Report of Captain Francis G. Hickerson, 10th Connecticut, of operations April 2-18, 18651
[Report of Capt. Hickerson.]
Camp 10th Infantry, Conn., Vols.,
Near Richmond, Va., April 28th, 1865.
Colonel E. S. Greeley,
Commanding 10th Infantry Conn. Vols.
I have the honor to submit the following report of the movements of the 10th Regt. Conn. Vols., while under my command, after the brave Lt. Col. E. D. S. Goodyear was wounded in the charge on Fort Gregg, April 2d, 1865.
We remained near the fort all night, throwing up slight breastworks to check any demonstration the enemy might make. The next morning, April 3d, Petersburg having been evacuated during the night by Gen. Lee, we were ordered under arms, and at 7 A. M. took up the line of march after the retreating enemy, following the Petersburg and Burksville Pike, its general direction being the same as that of the Southside Railroad.
The object now being to crush the rebel army, it became necessary to reach Burksville as soon as possible, which was accomplished on the evening of April 5th.
Here we remained all night, and until 1 P. M. of the next day, (April 6th,) when we resumed the march, following the Burksville and Lynchburg Pike. At about 4 P. M., the rebels having made a stand at Rice’s Station, our advance came up with and attacked them, driving them from their position. They fell back to another and stronger one, where they had thrown up breastworks. Line of battle was immediately formed, but as it was dark before a sufficient number of troops could be got into position to make the success of an assault certain, the men lay upon their arms all night, expecting to attack at day-break the next morning; but the gallant Gen. Sheridan succeeded in getting around their left and rear, which caused them to make a hasty retreat during the night. At daybreak on April 7th, we were under arms and on the march, with no opposition. About noon, with colors flying and bands playing, we entered Farmville, a place of about two thousand inhabitants, (many of whom remained at home,) where there were two or three large iron works which had not been destroyed, and halted a short distance beyond the town to await the arrival of our supply train.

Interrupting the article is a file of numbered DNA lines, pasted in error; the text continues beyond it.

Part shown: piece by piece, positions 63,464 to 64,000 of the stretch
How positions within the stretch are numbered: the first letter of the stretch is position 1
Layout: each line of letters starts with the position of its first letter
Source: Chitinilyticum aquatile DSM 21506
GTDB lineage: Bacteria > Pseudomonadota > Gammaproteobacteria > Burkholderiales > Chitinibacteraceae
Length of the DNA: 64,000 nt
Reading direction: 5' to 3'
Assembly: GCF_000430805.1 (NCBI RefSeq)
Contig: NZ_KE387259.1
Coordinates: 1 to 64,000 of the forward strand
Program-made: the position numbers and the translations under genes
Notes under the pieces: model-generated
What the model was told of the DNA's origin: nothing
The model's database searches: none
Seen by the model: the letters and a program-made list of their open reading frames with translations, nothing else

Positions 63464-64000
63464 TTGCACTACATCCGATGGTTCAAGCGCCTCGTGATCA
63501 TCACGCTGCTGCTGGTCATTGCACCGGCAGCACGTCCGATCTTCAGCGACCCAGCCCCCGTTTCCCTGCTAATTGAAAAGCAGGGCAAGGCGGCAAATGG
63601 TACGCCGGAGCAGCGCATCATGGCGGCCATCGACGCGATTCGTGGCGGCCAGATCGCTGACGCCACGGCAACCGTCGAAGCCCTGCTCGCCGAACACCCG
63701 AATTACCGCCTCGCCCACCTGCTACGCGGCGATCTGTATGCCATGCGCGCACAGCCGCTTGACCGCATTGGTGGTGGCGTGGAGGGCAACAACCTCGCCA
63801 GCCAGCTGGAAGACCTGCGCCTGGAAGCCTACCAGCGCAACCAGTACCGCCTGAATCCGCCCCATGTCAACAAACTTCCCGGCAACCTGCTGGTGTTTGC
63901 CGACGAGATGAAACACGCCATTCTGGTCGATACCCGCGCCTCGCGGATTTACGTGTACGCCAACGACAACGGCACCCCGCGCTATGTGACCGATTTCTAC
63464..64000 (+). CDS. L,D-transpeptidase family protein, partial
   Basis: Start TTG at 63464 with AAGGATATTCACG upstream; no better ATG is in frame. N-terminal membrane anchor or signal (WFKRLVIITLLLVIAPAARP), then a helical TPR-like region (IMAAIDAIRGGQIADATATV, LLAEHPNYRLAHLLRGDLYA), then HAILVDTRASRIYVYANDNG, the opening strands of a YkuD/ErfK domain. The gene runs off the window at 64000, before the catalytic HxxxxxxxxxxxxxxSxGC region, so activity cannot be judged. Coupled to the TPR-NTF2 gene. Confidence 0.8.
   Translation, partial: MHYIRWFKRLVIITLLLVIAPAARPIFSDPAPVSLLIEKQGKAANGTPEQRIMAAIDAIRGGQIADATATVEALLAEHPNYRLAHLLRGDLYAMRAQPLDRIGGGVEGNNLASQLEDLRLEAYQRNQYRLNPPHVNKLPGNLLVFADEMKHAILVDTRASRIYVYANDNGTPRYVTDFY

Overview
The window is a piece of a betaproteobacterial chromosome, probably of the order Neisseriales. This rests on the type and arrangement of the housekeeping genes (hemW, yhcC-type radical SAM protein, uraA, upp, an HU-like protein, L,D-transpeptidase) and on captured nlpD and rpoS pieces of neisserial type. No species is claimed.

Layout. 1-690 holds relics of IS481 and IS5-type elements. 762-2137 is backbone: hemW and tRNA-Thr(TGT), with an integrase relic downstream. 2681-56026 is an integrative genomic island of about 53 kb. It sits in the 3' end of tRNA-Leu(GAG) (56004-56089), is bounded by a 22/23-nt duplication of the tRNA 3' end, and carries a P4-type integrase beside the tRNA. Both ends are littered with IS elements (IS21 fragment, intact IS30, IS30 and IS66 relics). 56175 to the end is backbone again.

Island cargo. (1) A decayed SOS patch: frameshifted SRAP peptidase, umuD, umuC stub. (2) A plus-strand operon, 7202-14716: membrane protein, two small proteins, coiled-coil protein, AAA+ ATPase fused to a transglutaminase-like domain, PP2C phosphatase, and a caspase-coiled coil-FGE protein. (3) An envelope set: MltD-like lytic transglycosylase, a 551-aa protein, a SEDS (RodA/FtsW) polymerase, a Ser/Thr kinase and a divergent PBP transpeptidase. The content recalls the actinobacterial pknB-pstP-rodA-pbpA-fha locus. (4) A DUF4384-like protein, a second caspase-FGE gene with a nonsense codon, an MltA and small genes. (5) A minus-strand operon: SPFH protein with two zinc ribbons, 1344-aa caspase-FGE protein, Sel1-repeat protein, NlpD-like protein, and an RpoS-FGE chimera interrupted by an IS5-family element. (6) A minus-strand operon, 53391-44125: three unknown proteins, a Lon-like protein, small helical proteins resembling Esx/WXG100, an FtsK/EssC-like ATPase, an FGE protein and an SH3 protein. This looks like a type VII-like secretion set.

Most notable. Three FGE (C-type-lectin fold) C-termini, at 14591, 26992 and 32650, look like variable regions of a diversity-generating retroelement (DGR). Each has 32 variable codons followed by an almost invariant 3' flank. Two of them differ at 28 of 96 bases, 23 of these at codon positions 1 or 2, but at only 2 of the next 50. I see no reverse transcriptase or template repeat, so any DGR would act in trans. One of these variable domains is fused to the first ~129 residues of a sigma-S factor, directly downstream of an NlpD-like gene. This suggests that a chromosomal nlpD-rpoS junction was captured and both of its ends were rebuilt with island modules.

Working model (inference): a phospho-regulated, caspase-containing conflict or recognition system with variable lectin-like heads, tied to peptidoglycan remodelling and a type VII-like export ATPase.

About 2 P. M., however, orders came for the 10th Conn, and 11th Maine Vols., accompanied by two pieces of artillery, all under command of Col. G. B. Dandy, our brigade commander, to advance out about six miles to ascertain whether the rebels had burned the bridge across the Appomattox river or not, with orders to protect it, if still safe. We reached the bridge about dark, and found that it had been burned several hours before. This was a very dangerous expedition, from the fact that we were six miles from any support, and it was ascertained during the night that the rebel Gen. Rosser was within two miles of us, with his command of two thousand cavalry, and could have annoyed us considerably, if not captured the whole command, which did not number over five hundred men, all told, had he known we were there. He did not disturb us, however, and we passed a quiet night. Early the next morning, our supply train, which we had not seen since leaving Burksville, reached us.